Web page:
## Production ML Papers to Know

Welcome to **Production ML Papers to Know**, a series from Gantry highlighting papers we think have been important to the evolving practice of production ML.

We have covered a few papers already in our newsletter, Continual Learnings, and on Twitter. Due to the positive reception we decided to turn these into blog posts.

### Background: chain-of-thought prompting

This paper builds on an earlier approach to prompt engineering: chain-of-thought prompting.

In a standard approach to prompting, you might provide some example input / output pairs as part of the prompt, with the hope that the model will be able to generalize to the new input you care about. However, for complicated input / output mappings, standard prompting often leads to poor generalization: with only a few examples, the model can’t figure out the pattern that relates inputs and outputs.

*Chain-of-thought prompting* refers to providing a sequence of logical steps to get from input to output alongside each example. For example, in the figure above, rather than just providing a world problem alongside the expected answer, the authors also show the LLM how to break the word problem into a sequence of smaller problems and solve those sequentially.

The surprising finding from the paper, which has proven to be consistently true in practice as well, is that this style of prompting leads to better performance and generalization. LLMs respond well to seeing examples of the reasoning behind the answer, not just the answer itself.

### From chain-of-thought to least-to-most prompting

Chain-of-thought prompting is an improvement over standard prompting, but it struggles with *easy-to-hard generalization,* where the model is asked to solve problems harder than the examples provided in the prompt.

That’s where least-to-most prompting comes in. The approach works in two stages:

- Stage 1: Problem Reduction. Split the complex problem to a set of easier subproblems
- State 2: Sequentially solve subquestions. Solve each subproblem, with answers helping solve the next one

Each stage requires examples. In problem reduction, the prompt passed to the model contains examples of breaking the problem into pieces. In sequential subquestion solving, the prompts show how to answer subproblems, as well as linking each subproblem to the previous and next subproblems to be solved.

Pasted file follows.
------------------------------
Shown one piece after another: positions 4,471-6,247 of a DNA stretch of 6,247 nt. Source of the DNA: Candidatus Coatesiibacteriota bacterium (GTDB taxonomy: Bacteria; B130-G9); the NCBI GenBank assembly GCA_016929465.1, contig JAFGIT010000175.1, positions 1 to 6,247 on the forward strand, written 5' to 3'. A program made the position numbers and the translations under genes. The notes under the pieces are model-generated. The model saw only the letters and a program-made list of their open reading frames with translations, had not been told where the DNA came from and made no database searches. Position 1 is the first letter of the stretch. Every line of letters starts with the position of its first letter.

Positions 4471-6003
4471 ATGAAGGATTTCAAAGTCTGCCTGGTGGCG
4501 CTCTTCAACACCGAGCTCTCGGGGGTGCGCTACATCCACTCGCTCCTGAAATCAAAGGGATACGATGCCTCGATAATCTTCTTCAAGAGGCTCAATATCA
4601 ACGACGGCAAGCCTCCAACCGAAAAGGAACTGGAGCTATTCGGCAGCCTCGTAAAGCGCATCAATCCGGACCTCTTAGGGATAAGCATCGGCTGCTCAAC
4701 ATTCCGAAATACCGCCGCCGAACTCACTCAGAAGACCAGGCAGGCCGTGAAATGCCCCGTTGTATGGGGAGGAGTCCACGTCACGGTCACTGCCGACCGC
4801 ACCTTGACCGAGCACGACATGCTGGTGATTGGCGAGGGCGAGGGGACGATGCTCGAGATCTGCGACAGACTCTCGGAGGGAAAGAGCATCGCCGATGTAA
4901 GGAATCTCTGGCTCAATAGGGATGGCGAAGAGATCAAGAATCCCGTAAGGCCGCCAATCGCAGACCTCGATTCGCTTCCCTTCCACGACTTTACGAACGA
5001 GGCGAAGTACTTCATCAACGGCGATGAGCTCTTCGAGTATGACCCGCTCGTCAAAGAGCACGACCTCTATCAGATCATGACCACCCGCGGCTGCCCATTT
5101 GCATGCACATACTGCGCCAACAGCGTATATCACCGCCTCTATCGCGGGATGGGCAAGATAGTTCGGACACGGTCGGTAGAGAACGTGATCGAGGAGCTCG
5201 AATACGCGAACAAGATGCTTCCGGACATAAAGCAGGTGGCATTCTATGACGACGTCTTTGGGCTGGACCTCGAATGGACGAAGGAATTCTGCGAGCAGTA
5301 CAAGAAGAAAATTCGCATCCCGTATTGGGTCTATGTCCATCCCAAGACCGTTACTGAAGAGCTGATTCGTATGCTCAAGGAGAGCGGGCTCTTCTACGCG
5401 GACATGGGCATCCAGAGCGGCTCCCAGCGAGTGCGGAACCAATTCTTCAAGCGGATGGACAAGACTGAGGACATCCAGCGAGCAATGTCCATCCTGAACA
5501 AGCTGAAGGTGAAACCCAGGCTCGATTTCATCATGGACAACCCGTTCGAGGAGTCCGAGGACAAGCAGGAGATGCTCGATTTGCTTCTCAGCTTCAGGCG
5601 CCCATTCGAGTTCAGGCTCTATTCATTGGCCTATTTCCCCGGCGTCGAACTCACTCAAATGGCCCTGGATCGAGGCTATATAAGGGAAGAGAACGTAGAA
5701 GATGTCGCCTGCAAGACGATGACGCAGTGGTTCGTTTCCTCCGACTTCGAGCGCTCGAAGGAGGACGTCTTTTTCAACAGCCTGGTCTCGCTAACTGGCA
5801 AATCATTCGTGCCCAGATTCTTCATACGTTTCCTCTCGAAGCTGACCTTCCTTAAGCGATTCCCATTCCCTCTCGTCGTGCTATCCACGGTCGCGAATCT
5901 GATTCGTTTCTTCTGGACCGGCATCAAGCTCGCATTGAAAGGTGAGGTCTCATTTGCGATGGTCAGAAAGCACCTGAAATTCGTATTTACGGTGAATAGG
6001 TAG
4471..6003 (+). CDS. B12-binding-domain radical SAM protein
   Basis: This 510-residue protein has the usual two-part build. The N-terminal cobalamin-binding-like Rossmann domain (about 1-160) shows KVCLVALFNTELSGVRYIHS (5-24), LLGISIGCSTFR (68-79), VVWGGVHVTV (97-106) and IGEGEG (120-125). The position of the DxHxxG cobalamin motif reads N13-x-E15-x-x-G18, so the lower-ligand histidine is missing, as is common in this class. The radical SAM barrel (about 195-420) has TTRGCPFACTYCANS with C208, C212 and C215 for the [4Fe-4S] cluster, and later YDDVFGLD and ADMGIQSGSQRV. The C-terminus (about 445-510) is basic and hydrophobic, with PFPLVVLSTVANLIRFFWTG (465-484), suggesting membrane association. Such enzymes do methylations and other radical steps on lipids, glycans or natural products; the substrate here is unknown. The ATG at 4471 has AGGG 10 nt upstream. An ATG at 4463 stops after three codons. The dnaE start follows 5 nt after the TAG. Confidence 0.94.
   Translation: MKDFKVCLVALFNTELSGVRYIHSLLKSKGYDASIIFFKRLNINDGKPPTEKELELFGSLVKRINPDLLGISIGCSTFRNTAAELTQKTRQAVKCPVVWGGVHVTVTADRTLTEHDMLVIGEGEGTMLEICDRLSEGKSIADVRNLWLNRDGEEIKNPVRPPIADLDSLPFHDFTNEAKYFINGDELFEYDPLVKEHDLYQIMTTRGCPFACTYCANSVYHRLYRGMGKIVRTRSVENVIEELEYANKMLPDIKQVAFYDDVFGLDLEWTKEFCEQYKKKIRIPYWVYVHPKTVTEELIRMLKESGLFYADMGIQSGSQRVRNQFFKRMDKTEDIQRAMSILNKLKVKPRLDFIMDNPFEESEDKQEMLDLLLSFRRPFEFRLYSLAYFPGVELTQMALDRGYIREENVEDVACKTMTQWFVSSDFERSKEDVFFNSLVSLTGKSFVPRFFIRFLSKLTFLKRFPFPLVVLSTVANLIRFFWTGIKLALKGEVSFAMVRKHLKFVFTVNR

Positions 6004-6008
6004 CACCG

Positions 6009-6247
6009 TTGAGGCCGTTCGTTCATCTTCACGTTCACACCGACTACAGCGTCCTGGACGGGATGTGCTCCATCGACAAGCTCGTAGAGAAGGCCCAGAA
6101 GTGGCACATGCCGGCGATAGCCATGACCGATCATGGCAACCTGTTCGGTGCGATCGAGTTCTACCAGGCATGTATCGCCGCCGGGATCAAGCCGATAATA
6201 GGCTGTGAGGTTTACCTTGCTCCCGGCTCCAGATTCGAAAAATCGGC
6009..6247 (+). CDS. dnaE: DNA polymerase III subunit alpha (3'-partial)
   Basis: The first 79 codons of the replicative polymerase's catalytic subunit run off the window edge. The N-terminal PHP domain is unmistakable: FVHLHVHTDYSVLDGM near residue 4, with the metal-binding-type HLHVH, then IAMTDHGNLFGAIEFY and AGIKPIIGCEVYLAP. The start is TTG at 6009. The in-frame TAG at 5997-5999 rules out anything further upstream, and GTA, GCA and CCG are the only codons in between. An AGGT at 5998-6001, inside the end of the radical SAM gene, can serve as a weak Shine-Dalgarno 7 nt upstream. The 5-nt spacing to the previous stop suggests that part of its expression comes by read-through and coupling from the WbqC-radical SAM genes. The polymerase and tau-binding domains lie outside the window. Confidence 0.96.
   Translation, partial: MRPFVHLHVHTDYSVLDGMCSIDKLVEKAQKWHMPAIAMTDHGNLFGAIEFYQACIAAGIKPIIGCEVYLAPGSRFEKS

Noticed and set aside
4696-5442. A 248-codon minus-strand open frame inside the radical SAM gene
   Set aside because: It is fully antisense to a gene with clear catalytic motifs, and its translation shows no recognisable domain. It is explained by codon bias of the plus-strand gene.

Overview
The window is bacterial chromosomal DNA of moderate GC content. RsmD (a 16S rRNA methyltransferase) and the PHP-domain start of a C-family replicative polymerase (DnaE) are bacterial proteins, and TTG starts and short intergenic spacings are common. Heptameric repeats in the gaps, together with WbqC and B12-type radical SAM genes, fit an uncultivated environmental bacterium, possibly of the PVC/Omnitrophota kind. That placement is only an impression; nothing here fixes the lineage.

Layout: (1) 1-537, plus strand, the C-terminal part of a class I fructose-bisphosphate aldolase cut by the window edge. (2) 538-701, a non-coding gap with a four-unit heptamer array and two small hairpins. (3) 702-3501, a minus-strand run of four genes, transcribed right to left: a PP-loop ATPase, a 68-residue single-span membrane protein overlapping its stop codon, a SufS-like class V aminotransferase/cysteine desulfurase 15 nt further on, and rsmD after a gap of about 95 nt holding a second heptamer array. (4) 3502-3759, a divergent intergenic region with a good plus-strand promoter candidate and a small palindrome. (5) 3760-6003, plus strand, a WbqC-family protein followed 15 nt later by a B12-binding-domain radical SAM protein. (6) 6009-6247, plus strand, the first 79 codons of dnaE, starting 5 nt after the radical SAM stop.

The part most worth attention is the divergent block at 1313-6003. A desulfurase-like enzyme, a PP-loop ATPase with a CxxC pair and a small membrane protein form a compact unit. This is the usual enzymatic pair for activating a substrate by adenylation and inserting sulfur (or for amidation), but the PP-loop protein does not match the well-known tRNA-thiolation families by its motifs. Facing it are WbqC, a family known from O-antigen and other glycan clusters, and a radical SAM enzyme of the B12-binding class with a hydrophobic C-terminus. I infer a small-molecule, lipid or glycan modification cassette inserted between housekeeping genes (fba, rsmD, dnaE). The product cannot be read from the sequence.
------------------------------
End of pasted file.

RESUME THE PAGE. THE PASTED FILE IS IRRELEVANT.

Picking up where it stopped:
The figure below, from the paper, illustrates an example.

### Complex Reasoning across a range of tasks

The approach was tested on symbolic manipulation, compositional generalization, and math reasoning challenges - and the results “show that least-to-most prompting can indeed generalize to problems harder than those demonstrated.”

For **symbolic manipulation**, the paper used the last-letter-concatenation task, where the input is a list of words and the output is the concatenation of the last letters of the words in the list. This is a task that is trivial for humans but hard for traditional LLMs.

Here, the subproblems are the individual list items, with the next list item then incrementally added. The lists used in demonstration contain at most three words, while the test lists contain four or more words.

The table below shows that *least to most prompting* significantly outperforms the baseline approaches of *standard prompting* and *chain-of-thought prompting*, especially as the list length increases.

For math reasoning, the paper users the numerical reasoning subset in DROP (which contains 5,850 problems),and the GSM8K dataset (containing linguistically diverse grade school math word problems).

Adding an additional baseline method - *Zero-Shot* - least to most prompting still outperforms the other approaches, as we can see from the table below.

And, the papers’ authors believe their approach would perform even better on math reasoning tasks that require more steps to solve.

### Least to most prompting: from prompt magic to prompt engineering?

*Least to most prompting* does have some limits: for example, accuracy tails away as the symbolic manipulation task increases in difficulty.

Furthermore, not all problems can be solved by least-to-most prompting as they may not be reducible or easy to reduce.

But being able to demonstrate *easy-to-hard generalization* has been an inspirational result in the emerging field of prompt engineering.

Check out the paper is here.